Putin proposes extending term of Russia's Central Bank chiefBusiness & Economy March 22, 21:49
Mayor says investigation into London attack is underwayWorld March 22, 21:16
Ukrainian radicals urge Poroshenko to nationalize Russian banks’ subsidiariesBusiness & Economy March 22, 20:51
Peru is back on 2018 Dakar Rally track alongside with Bolivia, ArgentinaSport March 22, 20:08
Three dead, twenty injured in London attack — policeWorld March 22, 19:59
Stadium in Russia's Dagestan to be named after pole-vault queen IsinbayevaSport March 22, 19:19
Top pilots to fly Su-30SM jets over Moscow on Victory DayMilitary & Defense March 22, 18:53
Russian design bureau ready to integrate BrahMos missiles into frigates for Indian NavyMilitary & Defense March 22, 18:50
London police say they are treating Westminster incident as terrorismWorld March 22, 18:45
Reports said on Wednesday President Vladimir Putin would deliver his state-of-the-nation address to the Federal Assembly on December 12. Experts are awaiting surprises which might become "the key priority" during the new presidential term.
The ruling party does not commit itself to predicting what might become presidential priority, the Kommersant writes. One thing they do not doubt though is that they are facing further fight against corruption. A Just Russia also anticipates anti-corruption fight, hoping that these efforts will be real, not a PR campaign.
The Opposition nurtures the hope that Putin would continue the political reform in order to stop the confrontation between the protesting citizens and the rest of the country. However, part of the Opposition activists are convicted that these hopes will never come alive.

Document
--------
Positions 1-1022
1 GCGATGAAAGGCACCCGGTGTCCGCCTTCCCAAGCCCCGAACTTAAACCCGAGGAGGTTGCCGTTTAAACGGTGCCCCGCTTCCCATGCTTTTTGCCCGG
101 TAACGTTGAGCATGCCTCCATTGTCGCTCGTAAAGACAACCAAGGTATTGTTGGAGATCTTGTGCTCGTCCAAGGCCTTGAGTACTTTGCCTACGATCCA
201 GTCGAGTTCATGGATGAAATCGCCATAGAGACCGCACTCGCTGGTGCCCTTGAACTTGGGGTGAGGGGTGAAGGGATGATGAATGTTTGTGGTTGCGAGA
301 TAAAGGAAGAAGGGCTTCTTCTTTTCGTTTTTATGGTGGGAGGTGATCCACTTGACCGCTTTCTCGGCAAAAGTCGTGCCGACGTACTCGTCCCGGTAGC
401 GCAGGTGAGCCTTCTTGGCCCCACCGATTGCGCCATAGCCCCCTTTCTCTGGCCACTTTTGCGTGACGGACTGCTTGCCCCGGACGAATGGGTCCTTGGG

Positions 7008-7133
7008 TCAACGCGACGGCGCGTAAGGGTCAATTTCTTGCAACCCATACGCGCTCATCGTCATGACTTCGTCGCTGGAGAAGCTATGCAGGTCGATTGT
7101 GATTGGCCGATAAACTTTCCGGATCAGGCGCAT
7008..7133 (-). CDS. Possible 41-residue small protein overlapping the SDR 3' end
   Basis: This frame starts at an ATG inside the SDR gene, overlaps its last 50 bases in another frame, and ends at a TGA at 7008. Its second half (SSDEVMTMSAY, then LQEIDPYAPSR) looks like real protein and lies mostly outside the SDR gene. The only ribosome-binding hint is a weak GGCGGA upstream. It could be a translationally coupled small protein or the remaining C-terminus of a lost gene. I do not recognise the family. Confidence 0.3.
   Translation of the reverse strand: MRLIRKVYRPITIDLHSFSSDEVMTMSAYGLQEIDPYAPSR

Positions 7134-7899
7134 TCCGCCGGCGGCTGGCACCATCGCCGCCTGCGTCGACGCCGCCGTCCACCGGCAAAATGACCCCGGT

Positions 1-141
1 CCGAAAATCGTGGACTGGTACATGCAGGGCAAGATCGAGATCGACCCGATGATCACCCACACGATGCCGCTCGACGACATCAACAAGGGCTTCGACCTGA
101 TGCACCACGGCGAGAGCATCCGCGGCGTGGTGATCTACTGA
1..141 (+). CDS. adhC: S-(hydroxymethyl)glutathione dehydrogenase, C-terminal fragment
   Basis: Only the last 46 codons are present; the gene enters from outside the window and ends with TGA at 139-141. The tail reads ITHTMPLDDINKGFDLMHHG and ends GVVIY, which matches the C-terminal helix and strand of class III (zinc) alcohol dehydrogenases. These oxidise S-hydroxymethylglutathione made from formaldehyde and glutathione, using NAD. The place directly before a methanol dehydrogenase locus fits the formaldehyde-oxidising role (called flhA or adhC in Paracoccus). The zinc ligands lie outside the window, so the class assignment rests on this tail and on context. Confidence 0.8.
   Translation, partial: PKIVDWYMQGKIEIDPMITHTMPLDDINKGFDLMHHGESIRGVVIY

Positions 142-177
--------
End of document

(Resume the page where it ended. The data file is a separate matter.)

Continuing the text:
Non-parliament parties entertain the hope that Putin's priority will be "a complex political reform with transfer to gubernatorial elections and mayoral elections without any filters," co-chairman of the RPR-PARNAS Party Vladimir Ryzhkov told the newspaper.
"The draconian amendments to the laws on rallies and non-profit-making organizations adopted by the United Russia last spring and summer actually created "an artificial gap and confrontation between the protesting strata in large cities and the rest of the country."
This ground breeds political instability which contributes to "the flight of capital and the emigration of the most educated and active citizens." However, Ryzhkov said there is "no hope" as yet that a complex political reform will take place.
However, experts have practically no doubts that the president will continue political reforms. "Continuing the liberalization of the political system will become natural for Putin," director general of the International Institute for Political Expertise Yevgeny Minchenko told the Kommersant.
He is confident that "gubernatorial and mayoral elections without any filters will be required, as will the comeback to the mixed parliamentary election system." The expert believes that in this case, the country "might have its elite completely overhauled in three years." Vladimir Putin thereby will resolve one of the main tasks he is facing during his next tenure, i.e. "overhauling human resources, overhauling government."